Nelson Peltz takes off the kid gloves with Pepsi

Peltz uses his powers of persuasion.
Peltz uses his powers of persuasion.
Image: Reuters/Jason Cohn
We may earn a commission from links on this page.

Activist investor Nelson Peltz finally went public today with his views on Pepsi. At the CNBC Delivering Alpha conference, Peltz laid out his vision for Pepsi, which includes acquiring snacks company Mondelez International for somewhere in the range of $35 a share to $38 a share. Peltz’s public declaration is meant to put pressure on Pepsi, which has said that big acquisitions are not a part of its strategy.

The soft drinks business of Pepsi is seen as a drag on the entire company, since consumer tastes have shifted toward healthier beverages. The Frito-Lay division of Pepsi, which is its snacks business, is doing well and accounts for two-thirds of Pepsi’s overall value. But because beverage analysts tend to be the ones who cover Pepsi, they typically don’t appreciate the value of the company’s snacks business, according to Peltz.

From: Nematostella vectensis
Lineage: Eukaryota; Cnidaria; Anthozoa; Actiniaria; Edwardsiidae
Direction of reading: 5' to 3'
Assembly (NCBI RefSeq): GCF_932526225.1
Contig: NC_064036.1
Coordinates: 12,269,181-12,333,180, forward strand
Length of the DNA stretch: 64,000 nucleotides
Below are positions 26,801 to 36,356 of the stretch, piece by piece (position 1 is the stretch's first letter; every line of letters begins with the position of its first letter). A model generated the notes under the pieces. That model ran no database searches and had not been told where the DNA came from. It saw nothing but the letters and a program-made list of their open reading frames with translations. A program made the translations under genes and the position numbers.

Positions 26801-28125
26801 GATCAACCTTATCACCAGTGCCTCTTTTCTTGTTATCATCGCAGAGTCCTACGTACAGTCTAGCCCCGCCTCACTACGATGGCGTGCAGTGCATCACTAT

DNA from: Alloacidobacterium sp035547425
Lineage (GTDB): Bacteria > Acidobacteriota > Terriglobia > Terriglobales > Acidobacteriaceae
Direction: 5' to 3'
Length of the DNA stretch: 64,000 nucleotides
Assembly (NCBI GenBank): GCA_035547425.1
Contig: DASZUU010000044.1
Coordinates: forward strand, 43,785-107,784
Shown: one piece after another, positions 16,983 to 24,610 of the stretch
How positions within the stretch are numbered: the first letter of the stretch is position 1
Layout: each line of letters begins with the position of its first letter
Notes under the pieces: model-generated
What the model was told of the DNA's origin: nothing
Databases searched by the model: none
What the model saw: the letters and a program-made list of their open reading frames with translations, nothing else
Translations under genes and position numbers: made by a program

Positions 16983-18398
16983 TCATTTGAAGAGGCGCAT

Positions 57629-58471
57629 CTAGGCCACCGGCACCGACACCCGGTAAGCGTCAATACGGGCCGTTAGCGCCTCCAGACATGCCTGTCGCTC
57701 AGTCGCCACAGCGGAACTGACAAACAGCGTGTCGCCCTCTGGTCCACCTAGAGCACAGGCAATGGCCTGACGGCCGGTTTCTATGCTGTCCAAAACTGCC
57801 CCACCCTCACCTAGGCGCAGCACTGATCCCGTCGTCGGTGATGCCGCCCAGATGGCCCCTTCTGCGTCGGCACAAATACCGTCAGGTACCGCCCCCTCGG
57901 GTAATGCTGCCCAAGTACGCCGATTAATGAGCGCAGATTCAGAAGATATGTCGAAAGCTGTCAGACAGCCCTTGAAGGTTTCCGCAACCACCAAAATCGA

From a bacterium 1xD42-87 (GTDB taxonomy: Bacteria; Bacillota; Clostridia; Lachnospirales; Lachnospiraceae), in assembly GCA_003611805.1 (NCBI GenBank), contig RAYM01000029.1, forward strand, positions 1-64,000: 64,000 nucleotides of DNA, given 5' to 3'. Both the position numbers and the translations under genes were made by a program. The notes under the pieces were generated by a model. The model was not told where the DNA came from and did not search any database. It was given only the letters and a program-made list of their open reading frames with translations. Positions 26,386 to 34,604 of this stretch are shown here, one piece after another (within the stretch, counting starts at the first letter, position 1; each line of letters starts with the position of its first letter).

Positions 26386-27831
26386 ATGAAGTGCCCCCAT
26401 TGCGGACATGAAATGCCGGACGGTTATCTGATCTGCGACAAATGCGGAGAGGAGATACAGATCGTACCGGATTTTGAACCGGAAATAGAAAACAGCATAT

That’s why he thinks the beverage business should be spun off and Pepsi should buy Mondelez, which broke off of Kraft Foods in 2011. Peltz also pushed for that move at Kraft, which separated its slower growing North American groceries business from its expanding snacks unit.

But with Kraft, Peltz put pressure on management behind the scenes, which is often the way he prefers to work. The fact that he has gone public with his views on Pepsi shows he is done playing Mr. Nice Guy. Pepsi CEO Indra Nooyi is running out of time to hold off Peltz, who urged other Pepsi shareholders to make their views known.

Nooyi said earlier this year that Pepsi was exploring ways to unlock shareholder value, which could mean a breakup. Peltz said if Pepsi wasn’t going to buy Mondelez, a separation of the two businesses was Plan B. And he noted that Pepsi could then buy Mondelez down the road.

As for Mondelez, he said he would be meeting with its CEO, Irene Rosenfeld, the former Kraft Foods CEO pressured by Peltz about a breakup (paywall). At the conference, he said Rosenfeld has been a good strategic leader but has operational problems; Mondelez’s margins should be much higher.

Peltz has had a successful run with Kraft in its various forms. In 2008, Cadbury Schweppes spun off Dr Pepper, with urging from Peltz, who then advocated a Cadbury sale to Kraft, which occurred in 2010. Peltz clearly knows how to win an argument.